Open cluster NGC 6067, planetary nebula NGC 6072, and barred spiral galaxy NGC 5921

May 24–31, 2012: Open cluster NGC 6067 in Norma offers small-telescope owners nice views, while large-telescope owners can seek out planetary nebula NGC 6072 in Scorpius and barred spiral galaxy NGC 5921 in Serpens.
By | Published: May 24, 2012 | Last updated on May 18, 2023

Each week, Astronomy magazine Senior Editor Michael E. Bakich, a master at explaining how to observe, posts a podcast about three or more objects or events you can see in the sky.

Targets for May 24–31, 2012

Small telescope: Open cluster NGC 6067
Large telescope: Planetary nebula NGC 6072
Large telescope: Barred spiral galaxy NGC 5921 Expand your observing at


Check out’s interactive StarDome to see an accurate map of your sky. This tool will help you locate this week’s targets.

The Sky this Week
Get a daily digest of celestial events coming soon to a sky near you.

Observing Talk
After you listen to the podcast and try to find the objects, be sure to share your observing experience with us by leaving a comment at the blog or in the Reader Forums.
This week’s small-telescope target is open cluster NGC 6067 in the constellation Norma the Carpenter’s Square.

This treat — and it is a treat — lies 0.4° north of magnitude 5.0 Kappa (κ) Normae. This spectacular object is an observing prize through any size telescope. At its listed brightness of magnitude 5.6, you might think you could see it without optical aid. Normally, that would be true, but NGC 6067 lies in such a rich star field that you’ll spend valuable observing time trying to pick it out from the background. The cluster spans 12′.

Unless you’re looking to find interesting patterns or double stars, I suggest you use low-power eyepieces on NGC 6067. Even a 4-inch scope will reveal more than 50 stars, while a 12-inch will show you more stars than you’ll want to count. (I estimated more than 250.)

While you’re in the area, check out two other open clusters. NGC 6031, which shines at magnitude 8.5, lies 0.8° to the west-northwest of NGC 6067. Then, 1.2° southeast of our first target, you’ll find Collinder 299 (also known as Harvard 10), a cluster one-third of a degree in diameter with a listed magnitude of 6.9.Certainly no planet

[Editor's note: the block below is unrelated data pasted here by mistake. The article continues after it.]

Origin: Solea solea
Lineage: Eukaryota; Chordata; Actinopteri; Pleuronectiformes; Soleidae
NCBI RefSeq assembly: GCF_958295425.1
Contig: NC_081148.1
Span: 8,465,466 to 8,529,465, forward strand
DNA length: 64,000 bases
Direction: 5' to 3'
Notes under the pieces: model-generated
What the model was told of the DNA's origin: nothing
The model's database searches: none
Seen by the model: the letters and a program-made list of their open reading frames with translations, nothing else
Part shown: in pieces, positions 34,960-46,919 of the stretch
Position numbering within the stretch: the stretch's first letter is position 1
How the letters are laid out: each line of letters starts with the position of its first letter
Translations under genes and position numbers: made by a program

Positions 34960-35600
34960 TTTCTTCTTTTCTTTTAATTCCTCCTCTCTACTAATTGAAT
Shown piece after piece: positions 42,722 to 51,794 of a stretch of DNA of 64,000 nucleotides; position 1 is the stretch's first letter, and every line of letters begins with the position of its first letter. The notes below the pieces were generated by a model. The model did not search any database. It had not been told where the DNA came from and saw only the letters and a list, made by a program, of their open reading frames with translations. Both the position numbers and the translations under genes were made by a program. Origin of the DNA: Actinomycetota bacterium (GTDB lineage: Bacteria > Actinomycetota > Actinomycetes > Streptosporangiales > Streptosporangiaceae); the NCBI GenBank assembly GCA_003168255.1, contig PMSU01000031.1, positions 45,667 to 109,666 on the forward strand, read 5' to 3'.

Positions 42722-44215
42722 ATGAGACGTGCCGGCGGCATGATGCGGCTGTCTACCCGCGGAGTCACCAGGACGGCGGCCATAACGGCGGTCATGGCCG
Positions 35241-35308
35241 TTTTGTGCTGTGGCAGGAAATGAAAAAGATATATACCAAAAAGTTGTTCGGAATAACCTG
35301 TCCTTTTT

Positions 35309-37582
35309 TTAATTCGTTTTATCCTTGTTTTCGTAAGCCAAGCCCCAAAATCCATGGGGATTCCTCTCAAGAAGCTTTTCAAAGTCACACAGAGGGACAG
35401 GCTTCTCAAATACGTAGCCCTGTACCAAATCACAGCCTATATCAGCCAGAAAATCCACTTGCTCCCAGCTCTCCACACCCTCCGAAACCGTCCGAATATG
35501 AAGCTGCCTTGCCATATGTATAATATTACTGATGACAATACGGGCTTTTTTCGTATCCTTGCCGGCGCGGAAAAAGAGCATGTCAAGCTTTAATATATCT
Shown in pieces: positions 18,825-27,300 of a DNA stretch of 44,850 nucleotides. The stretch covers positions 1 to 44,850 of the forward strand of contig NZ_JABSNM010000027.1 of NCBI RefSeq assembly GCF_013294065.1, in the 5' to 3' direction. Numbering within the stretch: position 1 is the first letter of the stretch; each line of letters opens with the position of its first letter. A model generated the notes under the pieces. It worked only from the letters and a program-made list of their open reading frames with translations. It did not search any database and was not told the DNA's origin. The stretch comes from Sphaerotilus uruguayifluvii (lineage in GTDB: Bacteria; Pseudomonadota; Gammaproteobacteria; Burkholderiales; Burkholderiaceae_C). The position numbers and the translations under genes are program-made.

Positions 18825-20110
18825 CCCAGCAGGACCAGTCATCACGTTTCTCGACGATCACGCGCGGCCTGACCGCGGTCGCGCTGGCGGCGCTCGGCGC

This week’s first large-scope object is planetary nebula NGC 6072 in Scorpius the Scorpion.

This relatively bright target — magnitude 11.8 — sits 1.4° east-northeast of magnitude 4.2 Theta (θ) Lupi. Through a 6-inch telescope, it appears as a featureless circular disk 40″ across.

A 12-inch scope, an eyepiece that magnifies about 250x, and a nebula filter reveal a moderately dark rift splitting NGC 6072 into northern and southern halves. Note also how the edge appears irregularly bright.In the Serpent’s head
This week’s second large-telescope target is barred spiral galaxy NGC 5921 in Serpens Caput the Head of the Serpent. It glows at magnitude 10.8 and measures 4.9′ by 4.2′.

To locate it, move 5.7° west-southwest from magnitude 2.7 Unuk al Hai (Alpha [α] Serpentis). Through a 10-inch telescope, the galaxy shows a bright center. At magnifications above 250x, you may spot its bar, probably with some difficulty, as a faint oval ring that hints at spiral structure.

NGC 5921 lies 75 million light-years from Earth, far beyond the magnitude 11.6 foreground star GSC 344:738, which appears on the southwestern edge of the galaxy’s halo.

UGC 9830, a magnitude 16.5 satellite galaxy of NGC 5921, lies 36′ to the south-southeast. Good luck seeing that one!